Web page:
Project summary

The European Commission has instigated this technical assistance project to evaluate and derive a "points-system" methodology that could be applied to the development of Ecodesign requirements for complex products and/ or product systems. This need arises due to the increasingly common investigation of more complex energy-related products and systems for prospective Ecodesign and Energy Labelling implementing measures within the Ecodesign work plan, most notably since the advent of the 2012-2014 Ecodesign work plan. Examples of such products  are machine tools, data storage devices and professional washing machines/ driers, which are complex in that:

  • They may have more than one functional unit (i.e. the quantified performance of a product system for use as a reference unit in a life cycle assessment study), due to the variety of functions the product is capable of performing.
  • The functional units may be inherently difficult to assess due to measurement or methodological difficulties.

It is also common for the product groups concerned to have varying degrees of heterogeneity that complicate their assessment against common metrics and measurement methods. However, as savings potentials from the adoption of appropriate Ecodesign technologies can be significant, and these technologies are theoretically capable of being assessed on a modular basis, the European Commission is interested in evaluating whether it is feasible to devise an assessment methodology for product systems comprised of technology/design modules that considers the ensemble of modular technologies deployed.

This notion was first explored within the Ecodesign process in the case of machine tools within a working document  put forward by the Commission at the May 2014 Consultation Forum which proposed one potential option based around a points systems approach. The resulting discussion highlighted the potential of this notion but also the need to explore options in greater depth and to produce a rationale that would allow the viable approaches to be identified and their strengths and limitations to be assessed. The present technical support services contract aims to elucidate this issue via the conduct of analyses that will clarify the options, identify the most promising method(s) and then demonstrate their viability via some worked case studies.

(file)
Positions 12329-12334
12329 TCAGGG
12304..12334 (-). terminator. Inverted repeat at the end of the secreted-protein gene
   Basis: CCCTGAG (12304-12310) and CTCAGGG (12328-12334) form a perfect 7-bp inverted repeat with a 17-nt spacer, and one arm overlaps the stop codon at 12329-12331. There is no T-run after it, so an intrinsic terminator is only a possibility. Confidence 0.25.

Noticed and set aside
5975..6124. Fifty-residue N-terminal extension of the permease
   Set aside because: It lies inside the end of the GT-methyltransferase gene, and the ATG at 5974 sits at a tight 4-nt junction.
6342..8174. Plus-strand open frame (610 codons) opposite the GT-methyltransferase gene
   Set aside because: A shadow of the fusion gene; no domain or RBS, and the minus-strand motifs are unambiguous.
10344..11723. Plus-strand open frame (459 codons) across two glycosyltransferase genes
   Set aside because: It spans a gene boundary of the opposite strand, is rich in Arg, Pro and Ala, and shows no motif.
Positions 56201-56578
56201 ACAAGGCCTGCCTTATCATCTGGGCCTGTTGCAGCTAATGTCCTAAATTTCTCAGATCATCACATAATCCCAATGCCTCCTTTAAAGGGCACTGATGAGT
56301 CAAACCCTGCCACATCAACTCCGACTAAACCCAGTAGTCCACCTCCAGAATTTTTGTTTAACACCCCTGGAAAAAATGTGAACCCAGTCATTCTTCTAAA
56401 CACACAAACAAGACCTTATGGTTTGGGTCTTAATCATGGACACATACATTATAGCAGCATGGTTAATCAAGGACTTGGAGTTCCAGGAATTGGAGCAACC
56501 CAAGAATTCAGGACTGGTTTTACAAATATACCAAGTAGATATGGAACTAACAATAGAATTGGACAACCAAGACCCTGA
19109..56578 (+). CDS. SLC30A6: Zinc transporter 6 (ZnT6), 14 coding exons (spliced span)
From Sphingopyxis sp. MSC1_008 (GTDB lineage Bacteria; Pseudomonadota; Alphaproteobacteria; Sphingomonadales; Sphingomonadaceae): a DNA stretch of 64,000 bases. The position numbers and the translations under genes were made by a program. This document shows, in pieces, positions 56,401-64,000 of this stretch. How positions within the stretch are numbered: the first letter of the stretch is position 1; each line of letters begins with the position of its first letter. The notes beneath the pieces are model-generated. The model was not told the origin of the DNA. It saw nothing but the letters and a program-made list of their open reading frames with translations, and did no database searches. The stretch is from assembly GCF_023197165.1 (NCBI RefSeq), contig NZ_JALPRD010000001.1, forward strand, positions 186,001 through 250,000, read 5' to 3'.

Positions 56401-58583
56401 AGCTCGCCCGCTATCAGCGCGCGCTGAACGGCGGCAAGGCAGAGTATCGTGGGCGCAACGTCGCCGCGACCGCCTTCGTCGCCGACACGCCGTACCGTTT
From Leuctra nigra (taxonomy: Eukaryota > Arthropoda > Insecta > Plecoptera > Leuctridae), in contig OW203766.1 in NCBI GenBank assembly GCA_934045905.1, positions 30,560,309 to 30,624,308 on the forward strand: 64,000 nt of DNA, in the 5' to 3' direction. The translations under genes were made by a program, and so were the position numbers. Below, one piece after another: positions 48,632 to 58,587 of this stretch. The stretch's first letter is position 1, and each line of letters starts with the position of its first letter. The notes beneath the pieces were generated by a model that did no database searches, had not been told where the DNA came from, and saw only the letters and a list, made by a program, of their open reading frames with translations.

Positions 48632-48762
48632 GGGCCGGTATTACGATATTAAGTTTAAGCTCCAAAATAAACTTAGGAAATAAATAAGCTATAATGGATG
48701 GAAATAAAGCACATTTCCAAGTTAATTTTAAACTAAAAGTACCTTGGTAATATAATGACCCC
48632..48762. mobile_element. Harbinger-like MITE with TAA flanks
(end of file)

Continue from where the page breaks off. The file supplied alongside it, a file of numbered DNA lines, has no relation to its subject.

To be able to fulfil the specific objectives of the project, our approach and methodology is structured into six tasks as follows:

Task 1 - Stakeholder consultation, including the compilation of a stakeholder list and a stakeholder survey.

Task 2 - Review of state-of-the-art methods, in which all relevant existing methodologies will be catalogued and reviewed, followed by a comparative analysis.

Task 3 - Method development, which entails the derivation of a prospective method for establishing Ecodesign requirements for complex products. This is to be derived from consideration of at least: a) the fit with MEErP, b) the fit with the provisions of the Ecodesign Directive, c) suitability for addressing energy-related and resource efficiency aspects, d) modular build on existing Ecodesign implementing measures, e) measurability via standards.

Task 4 - Case studies, where at least two product groups will be evaluated using the method proposed in Task 3. The Task 3 method may be iteratively revised and applied, as appropriate.

Task 5 – Additional work on case studies

The study will be carried out by a consortium that spans a broad spectrum of expertise including technological know-how and environmental engineering, economic and environmental assessment, market and consumer analysis. Waide Strategic Efficiency is technical leader of the study. Other involved project partners are VITO,  Fraunhofer, Viegand Maagøe and VHK.